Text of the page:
Google Earth is the textbook! It took a couple of classes but I finally figured out what to say to the students that were trying to figure out why we never seem to use a textbook while learning about new topics. For my most recent project the students used a customized KML file in Google Earth to explore the idea of Plate Tectonics. Students navigated different areas of the Earth to learn about the different plate boundaries and the landforms associated with them.
Every region of the Earth is paragraph in the textbook. The Pacific Northwest - Cascade Mountain Range is a paragraph. Iceland and the Mid-Atlantic Ridge is a another paragraph and so is the Mariana Trench.
All the placemarks that have been deliberately created are sentences (I created them in Google My Maps). Every YouTube video, every image and every word is helping to tell the story and emphasize the main idea.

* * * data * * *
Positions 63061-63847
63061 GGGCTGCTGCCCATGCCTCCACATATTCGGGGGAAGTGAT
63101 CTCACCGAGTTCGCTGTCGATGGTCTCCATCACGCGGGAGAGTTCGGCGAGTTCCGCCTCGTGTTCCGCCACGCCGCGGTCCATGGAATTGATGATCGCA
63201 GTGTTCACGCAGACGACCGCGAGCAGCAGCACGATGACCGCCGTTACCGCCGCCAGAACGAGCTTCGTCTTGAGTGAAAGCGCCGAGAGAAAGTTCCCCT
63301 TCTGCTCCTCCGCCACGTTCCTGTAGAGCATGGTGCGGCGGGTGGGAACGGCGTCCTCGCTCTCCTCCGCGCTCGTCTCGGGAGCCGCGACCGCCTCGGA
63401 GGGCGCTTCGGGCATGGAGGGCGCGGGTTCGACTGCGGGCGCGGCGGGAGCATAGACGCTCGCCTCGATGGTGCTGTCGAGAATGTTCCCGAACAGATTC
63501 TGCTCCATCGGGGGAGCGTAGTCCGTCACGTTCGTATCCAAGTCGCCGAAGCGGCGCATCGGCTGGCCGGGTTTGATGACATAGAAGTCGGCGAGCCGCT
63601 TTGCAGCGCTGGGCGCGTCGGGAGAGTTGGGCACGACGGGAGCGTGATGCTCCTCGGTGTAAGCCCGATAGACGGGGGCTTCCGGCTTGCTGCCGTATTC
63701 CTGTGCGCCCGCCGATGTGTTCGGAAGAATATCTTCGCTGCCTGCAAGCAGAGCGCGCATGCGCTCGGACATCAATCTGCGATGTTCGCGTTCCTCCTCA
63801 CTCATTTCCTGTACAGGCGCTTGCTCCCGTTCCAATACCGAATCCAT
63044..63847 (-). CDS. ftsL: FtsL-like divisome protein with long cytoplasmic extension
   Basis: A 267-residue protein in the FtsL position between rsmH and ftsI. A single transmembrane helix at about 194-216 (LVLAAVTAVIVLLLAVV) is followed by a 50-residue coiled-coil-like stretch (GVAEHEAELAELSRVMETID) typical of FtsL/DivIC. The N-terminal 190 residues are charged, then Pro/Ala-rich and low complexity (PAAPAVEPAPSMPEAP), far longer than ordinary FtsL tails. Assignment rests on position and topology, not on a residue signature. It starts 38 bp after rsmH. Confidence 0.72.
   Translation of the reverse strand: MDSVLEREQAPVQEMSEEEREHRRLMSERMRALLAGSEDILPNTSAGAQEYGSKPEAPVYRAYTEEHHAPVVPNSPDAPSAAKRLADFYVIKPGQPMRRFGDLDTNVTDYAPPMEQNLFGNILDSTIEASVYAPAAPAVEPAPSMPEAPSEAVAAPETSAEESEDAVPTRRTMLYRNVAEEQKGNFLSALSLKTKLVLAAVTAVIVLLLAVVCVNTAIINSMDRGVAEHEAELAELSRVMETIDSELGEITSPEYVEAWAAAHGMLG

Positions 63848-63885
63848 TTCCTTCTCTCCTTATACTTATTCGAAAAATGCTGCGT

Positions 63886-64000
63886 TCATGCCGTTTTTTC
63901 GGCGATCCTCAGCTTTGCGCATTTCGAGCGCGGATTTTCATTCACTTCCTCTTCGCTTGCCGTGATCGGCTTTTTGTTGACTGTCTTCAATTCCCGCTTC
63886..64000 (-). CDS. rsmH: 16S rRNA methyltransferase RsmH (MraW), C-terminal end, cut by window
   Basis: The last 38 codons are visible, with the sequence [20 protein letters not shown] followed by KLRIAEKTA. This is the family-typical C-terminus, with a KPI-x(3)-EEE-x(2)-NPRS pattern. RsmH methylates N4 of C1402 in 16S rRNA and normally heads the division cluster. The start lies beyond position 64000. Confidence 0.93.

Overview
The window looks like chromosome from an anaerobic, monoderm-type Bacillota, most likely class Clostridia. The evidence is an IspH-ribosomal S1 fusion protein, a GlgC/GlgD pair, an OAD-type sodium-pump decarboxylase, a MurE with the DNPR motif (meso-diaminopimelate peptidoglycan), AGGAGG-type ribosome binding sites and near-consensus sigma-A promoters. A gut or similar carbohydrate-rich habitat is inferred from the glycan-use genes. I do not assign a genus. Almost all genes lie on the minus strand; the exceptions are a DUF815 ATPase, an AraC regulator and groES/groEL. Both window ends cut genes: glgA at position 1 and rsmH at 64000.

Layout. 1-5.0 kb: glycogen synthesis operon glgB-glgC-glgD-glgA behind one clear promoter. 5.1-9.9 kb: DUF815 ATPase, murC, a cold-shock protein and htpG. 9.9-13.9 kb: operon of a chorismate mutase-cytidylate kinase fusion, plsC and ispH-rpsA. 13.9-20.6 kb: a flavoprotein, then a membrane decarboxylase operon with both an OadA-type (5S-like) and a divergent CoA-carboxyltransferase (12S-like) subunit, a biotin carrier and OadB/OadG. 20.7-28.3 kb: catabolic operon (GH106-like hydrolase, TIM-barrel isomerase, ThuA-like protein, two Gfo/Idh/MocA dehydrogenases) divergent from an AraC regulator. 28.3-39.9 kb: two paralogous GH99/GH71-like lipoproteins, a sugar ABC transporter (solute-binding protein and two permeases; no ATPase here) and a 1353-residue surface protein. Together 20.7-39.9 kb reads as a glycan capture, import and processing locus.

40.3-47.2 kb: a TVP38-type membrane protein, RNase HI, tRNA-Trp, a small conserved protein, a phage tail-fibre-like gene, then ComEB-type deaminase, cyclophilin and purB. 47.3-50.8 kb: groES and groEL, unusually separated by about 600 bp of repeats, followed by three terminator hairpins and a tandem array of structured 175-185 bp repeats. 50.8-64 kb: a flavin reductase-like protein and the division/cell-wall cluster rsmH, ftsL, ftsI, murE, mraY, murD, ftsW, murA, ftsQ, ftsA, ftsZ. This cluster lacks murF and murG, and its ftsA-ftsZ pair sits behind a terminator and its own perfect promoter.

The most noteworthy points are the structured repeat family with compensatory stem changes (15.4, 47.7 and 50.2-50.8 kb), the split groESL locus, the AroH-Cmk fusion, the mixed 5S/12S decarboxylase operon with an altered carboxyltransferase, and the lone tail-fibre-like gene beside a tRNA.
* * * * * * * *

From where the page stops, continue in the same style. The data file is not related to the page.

Although I spent a lot of time putting the content together, I could finally sit back in (not really) in class and watch the students take it in at their own pace. If a student wanted more, we turned on the Wikipedia or volcano layer. If a student was struggling, we focused on the videos. Easy!
This book is different than the ones I never use in the class. It is dynamic. Almost every class period used different KML file because I would discover errors or glitches and correct them for next class. It is differentiated. The content can easily be adjusted based on the learner. It is also chalked full of media. I heard an NPR story about curiosities at the bottom of the Mariana Trench and the next day students were watching relevant YouTube videos of the only liquid sulfur cauldron this side of Jupiter. That wasn't known when my textbook was published.
Just saying. Thoughts?
Click here for the most recent version of the Plate Tectonics KML file.